The world’s leading economies may be trying to facilitate increased global trade, but the G-20 countries’ stockpile of trade-restrictive measures is hindering that effort.
It’s the World Trade Organization’s job to track moves in trade and in its latest trade monitoring report, the organization found that for the first time since May 2014, G-20 countries are introducing more measures that restrict import and export trade than those that facilitate it.
During the mid-May to mid-October 2015 reporting period, G-20 economies, which include leading nations like U.S., EU, UK, China and Japan, added 86 new trade-restrictive measures (roughly 17 new measures each month) and took 62 measures to remedy trade, like anti-dumping initiations.
“The WTO’s system of trade rules helped to prevent a major protectionist response in the wake of the financial crisis—but the number of trade-restrictive measures that have been introduced remains a cause for concern,” Director-General Roberto Azevêdo said. “The G?20 should show leadership by eliminating existing trade restrictions.”
The G-20 have 1,441 trade-restrictive measures in place, including trade remedies, and though some have been removed, 1,087 remain in place—5.4% more than those in the WTO’s previous trade monitoring report.
“Although the present review period continues to show a trend of relative G-20 restraint with respect to the introduction of new trade restrictions, the deceleration of the number of trade?facilitating measures is a new development,” the report noted. The WTO said it still can’t yet determine the reasons for the slowdown.
According to the trade organization, global economic growth was modest this year and it was unevenly distributed among countries and regions.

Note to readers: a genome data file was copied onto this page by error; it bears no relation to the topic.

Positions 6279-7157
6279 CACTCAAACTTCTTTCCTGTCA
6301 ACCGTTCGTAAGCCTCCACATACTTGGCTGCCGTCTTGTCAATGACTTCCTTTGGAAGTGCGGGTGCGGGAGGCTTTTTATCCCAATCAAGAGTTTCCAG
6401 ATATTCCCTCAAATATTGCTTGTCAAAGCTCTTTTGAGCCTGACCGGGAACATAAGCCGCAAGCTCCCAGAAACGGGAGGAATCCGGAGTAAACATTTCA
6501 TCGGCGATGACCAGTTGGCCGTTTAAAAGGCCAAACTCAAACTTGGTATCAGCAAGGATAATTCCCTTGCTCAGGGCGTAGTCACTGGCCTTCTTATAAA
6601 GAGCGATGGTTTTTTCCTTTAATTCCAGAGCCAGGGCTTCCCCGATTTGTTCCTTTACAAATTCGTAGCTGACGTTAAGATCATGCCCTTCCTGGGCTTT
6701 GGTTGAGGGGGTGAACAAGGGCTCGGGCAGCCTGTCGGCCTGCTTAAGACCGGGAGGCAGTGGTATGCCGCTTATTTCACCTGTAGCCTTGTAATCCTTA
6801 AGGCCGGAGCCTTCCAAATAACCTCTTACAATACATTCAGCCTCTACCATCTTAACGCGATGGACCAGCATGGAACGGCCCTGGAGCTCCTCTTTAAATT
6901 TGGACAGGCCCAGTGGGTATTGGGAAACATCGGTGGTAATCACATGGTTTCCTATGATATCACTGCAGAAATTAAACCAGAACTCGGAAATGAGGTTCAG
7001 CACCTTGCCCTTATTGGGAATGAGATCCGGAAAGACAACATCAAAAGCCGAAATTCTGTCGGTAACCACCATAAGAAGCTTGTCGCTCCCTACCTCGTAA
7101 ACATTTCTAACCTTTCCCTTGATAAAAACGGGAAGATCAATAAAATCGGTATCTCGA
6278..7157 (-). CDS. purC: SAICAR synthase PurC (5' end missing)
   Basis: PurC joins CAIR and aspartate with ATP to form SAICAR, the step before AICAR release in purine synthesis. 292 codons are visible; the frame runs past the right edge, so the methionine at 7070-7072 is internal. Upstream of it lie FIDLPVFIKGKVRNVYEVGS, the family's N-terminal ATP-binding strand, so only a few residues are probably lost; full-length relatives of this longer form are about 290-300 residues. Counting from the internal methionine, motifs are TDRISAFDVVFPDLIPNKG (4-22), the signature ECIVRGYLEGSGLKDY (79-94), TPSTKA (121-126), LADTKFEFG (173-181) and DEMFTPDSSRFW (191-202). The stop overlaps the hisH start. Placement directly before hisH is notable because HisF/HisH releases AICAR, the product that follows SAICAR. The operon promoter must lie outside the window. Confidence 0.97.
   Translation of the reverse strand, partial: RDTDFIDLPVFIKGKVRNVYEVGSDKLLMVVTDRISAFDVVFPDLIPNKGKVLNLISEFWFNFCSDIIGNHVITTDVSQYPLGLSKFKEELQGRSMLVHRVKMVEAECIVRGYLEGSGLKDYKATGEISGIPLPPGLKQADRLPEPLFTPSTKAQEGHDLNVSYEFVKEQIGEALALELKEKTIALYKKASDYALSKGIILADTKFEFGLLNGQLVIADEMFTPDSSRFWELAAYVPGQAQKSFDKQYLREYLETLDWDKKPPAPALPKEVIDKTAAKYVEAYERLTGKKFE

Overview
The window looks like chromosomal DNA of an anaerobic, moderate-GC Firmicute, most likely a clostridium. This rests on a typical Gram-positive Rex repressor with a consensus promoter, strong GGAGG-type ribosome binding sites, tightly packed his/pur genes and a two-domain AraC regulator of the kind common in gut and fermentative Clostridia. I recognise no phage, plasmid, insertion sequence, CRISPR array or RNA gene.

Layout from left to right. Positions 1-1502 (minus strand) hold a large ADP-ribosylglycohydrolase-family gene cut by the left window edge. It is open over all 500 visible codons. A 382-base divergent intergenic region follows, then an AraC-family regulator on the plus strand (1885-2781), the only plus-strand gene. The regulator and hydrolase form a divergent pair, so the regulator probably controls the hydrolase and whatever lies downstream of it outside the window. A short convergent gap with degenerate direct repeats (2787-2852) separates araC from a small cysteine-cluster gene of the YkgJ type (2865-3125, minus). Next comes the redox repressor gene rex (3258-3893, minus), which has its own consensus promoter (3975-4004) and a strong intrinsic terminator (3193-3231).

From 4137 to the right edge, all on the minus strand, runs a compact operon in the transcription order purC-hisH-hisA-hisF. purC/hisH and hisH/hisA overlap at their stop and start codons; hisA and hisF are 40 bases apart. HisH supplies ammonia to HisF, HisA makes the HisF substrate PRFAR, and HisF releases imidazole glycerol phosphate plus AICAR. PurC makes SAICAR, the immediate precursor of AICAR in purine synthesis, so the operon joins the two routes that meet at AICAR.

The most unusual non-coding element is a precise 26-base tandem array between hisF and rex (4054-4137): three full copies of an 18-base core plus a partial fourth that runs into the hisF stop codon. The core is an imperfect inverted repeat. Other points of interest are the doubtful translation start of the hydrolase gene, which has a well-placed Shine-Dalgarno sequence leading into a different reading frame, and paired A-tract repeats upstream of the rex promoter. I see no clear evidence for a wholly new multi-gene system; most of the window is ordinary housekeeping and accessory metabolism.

The U.S. saw output rebound in the second quarter after a weak start to the year, but employment growth has slowed more of late. There were signs of resilience in the EU, but unemployment there is still high. China’s GDP growth in the second and third quarters were in line with the government’s predictions, but other economic indicators and business sentiments point to slower growth ahead.
Lower oil prices have squeezed certain exporters, exchange rate shifts like the U.S. dollar’s appreciation and China’s yuan devaluation have roiled markets, and anticipated changes to the U.S. monetary policy have only added to the economic uncertainty.
Those developments led the WTO to lower its forecast for world merchandise trade volume growth this year to 2.8% and it also reduced its estimate for 2016 to 3.9%.
The uncertain global economic outlook has no doubt had an adverse effect on international trade and the WTO said though the G-20 face substantial challenges in holding true to commitments to refrain from implementing protectionist trade measures, their efforts to do so have so far made little headway.
“As WTO Members prepare for our 10th Ministerial Conference in Nairobi in December, the G-20 will play a central role in our efforts to deliver outcomes which both strengthen the WTO’s role as a backstop against protectionism, and boost growth and development around the world,” Azevêdo said.